1. Absence of cure. There is still a lack of effective treatment or preventive measures for many diseases and conditions now being diagnosed or predicted using gene tests. Thus, revealing information about risk of a future disease that has no existing cure presents an ethical dilemma for medical practitioners.


2. Ownership and control of genetic information. Who will own and control genetic information, or information about genes, gene products, or inherited characteristics derived from an individual or a group of people like indigenous communities? At the macro level, there is a possibility of a genetic divide, with developing countries that do not have access to medical applications of biotechnology being deprived of benefits accruing from products derived from genes obtained from their own people. Moreover, genetic information can pose a risk for minority population groups as it can lead to group stigmatization.


At the individual level, the absence of privacy and anti-discrimination legal protections in most countries can lead to discrimination in employment or insurance or other misuse of personal genetic information. This raises questions such as whether genetic privacy is different from medical privacy.[13]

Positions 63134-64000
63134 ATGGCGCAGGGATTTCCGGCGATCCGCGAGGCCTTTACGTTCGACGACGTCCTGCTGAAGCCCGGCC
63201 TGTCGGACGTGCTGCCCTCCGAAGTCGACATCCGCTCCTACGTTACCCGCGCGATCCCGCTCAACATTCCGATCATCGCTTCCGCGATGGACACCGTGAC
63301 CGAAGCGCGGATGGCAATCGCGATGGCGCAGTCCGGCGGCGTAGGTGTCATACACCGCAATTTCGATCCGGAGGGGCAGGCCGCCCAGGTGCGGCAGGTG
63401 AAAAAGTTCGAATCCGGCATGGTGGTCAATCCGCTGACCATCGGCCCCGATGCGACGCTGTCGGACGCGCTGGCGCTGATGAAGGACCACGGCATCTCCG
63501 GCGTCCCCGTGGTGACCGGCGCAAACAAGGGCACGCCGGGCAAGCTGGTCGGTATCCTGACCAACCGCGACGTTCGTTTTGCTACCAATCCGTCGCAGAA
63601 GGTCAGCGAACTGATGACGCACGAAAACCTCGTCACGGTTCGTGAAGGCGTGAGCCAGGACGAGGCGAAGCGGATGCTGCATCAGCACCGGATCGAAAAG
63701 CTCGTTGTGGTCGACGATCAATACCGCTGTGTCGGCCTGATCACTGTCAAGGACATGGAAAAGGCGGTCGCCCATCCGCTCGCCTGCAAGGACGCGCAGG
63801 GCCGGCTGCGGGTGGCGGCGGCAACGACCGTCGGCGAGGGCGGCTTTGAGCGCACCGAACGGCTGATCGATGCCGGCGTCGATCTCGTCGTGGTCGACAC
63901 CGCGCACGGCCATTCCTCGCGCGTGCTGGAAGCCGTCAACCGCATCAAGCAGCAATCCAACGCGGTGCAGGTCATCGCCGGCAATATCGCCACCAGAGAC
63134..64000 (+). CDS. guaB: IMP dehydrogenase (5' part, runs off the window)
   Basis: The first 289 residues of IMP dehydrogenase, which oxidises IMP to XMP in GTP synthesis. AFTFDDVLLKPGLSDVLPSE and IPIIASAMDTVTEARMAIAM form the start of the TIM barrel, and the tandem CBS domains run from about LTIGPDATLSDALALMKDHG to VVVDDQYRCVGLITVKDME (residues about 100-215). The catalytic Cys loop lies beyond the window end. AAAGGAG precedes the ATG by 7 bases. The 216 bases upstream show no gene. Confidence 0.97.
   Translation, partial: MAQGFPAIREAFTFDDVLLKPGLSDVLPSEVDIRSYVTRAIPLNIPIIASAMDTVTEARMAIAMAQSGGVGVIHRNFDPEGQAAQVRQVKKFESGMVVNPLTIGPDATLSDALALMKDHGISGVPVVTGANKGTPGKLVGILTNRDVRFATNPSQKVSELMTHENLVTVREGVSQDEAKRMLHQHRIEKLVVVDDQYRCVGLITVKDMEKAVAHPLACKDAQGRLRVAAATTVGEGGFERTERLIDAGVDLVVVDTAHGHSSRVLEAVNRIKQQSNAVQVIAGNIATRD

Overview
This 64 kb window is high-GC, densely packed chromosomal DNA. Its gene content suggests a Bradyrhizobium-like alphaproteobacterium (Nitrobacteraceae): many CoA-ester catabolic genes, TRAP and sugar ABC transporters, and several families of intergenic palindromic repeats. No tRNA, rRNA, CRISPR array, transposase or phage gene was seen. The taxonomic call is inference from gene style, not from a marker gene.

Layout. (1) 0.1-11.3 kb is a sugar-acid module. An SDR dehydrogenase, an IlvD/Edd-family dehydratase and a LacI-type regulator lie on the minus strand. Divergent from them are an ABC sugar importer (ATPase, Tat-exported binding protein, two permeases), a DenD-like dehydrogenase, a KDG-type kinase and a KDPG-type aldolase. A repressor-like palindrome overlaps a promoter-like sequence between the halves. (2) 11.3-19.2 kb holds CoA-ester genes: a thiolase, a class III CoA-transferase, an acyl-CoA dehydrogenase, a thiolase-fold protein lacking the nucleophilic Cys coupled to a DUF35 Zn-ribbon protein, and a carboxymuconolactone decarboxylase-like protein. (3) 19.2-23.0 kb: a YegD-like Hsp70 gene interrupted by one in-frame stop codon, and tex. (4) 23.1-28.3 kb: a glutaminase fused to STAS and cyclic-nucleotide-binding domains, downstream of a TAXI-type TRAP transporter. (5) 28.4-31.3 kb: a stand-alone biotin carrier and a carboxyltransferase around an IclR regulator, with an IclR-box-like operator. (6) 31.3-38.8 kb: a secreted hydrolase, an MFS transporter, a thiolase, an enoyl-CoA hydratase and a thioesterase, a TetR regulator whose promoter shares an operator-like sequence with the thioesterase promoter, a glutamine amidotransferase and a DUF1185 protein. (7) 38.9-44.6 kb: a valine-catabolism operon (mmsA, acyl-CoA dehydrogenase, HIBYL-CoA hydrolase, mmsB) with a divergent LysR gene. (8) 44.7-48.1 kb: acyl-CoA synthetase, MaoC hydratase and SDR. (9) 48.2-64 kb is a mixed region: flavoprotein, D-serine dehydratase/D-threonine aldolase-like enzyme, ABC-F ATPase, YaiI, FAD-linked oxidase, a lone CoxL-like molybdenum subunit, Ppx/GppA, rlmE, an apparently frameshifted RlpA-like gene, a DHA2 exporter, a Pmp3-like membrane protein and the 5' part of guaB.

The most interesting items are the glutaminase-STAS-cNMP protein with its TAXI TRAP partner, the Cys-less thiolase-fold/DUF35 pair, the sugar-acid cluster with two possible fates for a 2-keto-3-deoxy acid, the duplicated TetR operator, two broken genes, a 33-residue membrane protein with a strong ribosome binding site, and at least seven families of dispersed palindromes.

3. Reproductive issues. These include the use of genetic information in reproductive decision-making and the possibility of genetically altering reproductive cells that may be passed on to future generations. For example, germline therapy forever changes the genetic make-up of an individual’s descendants. Thus, any error in technology or judgment may have far-reaching consequences. Ethical issues like designer babies and human cloning have also given rise to controversies between and among scientists and bioethicists, especially in the light of past abuses with eugenics. Eugenics is the self-direction of human evolution: Logo from the Second International Eugenics Conference [10], 1921, depicting it as a tree which unites a variety of different fields. ...


4. Clinical issues. These center on the capabilities and limitations of doctors and other health-service providers, people identified with genetic conditions, and the general public in dealing with genetic information.